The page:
Enlighten Alaska co-owner Jane Stinson said the business in Anchorage’s Spenard neighborhood has experienced some setbacks. She said thieves stole about $5,000 worth of equipment over the Thanksgiving holiday and the business has had problems with getting the building it rents up to city code.
“We have to come up to compliance, and it’s costing a lot of money to make sure that we have enough parking, snow removal, gates around our dumpsters and those kinds of things,” Stinson told the Alaska Public Radio Network.
Under Anchorage’s building code, a property that goes through a change of use has to be updated so that out-of-date design features are removed.
The so-called “Title 21” rule has also held up Dankorage, another Anchorage pot shop that’s close to opening.
Anchorage Assembly member Dick Traini has been leading efforts to add regulatory steps for potential marijuana businesses since voters legalized pot statewide in 2014. After a recent meeting on pot shop licenses at the Planning and Zoning Department, Traini said these types of prerequisites are “just the cost of doing business.”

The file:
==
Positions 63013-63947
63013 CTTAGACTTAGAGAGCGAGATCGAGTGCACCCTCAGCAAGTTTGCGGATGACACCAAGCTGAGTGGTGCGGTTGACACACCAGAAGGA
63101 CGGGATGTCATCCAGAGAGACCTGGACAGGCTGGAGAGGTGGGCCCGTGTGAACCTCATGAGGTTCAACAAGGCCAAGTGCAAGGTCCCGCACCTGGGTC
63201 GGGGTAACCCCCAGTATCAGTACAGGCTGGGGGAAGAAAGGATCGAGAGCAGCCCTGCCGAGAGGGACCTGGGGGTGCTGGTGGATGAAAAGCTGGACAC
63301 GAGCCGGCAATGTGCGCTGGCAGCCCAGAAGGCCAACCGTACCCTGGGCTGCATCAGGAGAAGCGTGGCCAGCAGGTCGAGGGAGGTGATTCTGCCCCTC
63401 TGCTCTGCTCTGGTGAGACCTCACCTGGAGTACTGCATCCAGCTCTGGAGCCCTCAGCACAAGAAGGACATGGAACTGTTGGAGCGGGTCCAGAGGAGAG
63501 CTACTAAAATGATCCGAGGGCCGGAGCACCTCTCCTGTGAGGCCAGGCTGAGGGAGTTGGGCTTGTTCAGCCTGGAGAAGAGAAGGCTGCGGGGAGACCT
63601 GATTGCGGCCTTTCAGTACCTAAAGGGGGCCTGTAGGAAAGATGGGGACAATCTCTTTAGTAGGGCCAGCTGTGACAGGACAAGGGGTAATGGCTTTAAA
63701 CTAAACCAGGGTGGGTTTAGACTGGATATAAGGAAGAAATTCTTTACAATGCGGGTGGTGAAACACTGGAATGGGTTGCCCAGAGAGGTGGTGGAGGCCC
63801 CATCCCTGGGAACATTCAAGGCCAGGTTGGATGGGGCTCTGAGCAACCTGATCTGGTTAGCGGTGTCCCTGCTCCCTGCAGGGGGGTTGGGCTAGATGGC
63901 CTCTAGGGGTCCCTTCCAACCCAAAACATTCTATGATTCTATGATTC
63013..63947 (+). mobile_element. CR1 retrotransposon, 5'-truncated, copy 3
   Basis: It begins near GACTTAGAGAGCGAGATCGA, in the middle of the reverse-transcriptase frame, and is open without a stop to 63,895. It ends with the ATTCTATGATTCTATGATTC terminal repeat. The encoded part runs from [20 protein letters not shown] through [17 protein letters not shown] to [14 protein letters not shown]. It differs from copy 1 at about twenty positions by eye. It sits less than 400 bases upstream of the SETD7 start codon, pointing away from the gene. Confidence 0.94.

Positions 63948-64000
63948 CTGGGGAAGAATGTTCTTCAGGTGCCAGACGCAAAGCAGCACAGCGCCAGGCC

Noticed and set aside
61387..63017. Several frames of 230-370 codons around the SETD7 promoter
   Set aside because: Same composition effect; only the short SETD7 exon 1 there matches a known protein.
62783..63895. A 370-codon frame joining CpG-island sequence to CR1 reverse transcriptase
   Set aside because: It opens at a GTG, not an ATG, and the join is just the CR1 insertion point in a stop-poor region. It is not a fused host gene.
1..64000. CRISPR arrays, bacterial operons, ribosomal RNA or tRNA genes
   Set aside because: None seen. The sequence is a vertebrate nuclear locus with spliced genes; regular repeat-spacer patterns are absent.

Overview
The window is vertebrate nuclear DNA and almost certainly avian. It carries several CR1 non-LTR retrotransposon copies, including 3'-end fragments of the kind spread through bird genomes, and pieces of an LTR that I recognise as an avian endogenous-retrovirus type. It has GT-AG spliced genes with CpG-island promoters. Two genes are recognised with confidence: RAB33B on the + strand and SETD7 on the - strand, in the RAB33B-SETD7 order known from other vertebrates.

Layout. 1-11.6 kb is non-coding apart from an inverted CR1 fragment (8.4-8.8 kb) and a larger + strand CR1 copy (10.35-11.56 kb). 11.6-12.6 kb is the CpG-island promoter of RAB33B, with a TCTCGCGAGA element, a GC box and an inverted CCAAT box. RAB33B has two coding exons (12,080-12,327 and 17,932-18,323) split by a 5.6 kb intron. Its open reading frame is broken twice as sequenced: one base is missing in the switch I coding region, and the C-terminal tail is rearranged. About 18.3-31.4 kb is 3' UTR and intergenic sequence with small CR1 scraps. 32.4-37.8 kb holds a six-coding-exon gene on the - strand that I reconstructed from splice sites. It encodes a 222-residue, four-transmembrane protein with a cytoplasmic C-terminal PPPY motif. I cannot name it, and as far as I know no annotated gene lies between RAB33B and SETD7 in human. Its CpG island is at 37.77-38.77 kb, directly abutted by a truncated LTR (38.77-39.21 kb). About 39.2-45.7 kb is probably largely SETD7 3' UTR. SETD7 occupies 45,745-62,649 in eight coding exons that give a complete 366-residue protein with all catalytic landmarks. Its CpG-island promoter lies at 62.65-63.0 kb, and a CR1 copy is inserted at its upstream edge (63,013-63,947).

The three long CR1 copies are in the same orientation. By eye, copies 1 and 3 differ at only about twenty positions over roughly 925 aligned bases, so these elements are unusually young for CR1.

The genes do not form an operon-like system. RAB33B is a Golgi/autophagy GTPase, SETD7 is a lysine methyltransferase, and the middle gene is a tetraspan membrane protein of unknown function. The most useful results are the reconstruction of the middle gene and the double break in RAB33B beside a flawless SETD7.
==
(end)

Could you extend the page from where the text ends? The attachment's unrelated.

“Because we’re the largest urban area in Alaska. The dynamics that come with an urban area requires us to be a little more precise than say Fairbanks, or Valdez or any other place,” he said.
Erika McConnell, the city’s marijuana coordinator, said many pot shop owners have been forced to move into older buildings, which require more work to be brought up to code.
“They can’t get finances from banks, can’t get investments from out of state, from larger companies, (so) they presumably don’t have very much capital available to them,” McConnell said. “So they have to look for these properties that are older, or vacant or less well-kept-up.”
Of the retail shops close to opening in Anchorage, Dankorage and Alaska Fireweed say they’ll be ready for customers later this month.
Information from: KSKA-FM
Published at Wed, 07 Dec 2016 15:50:26 +0000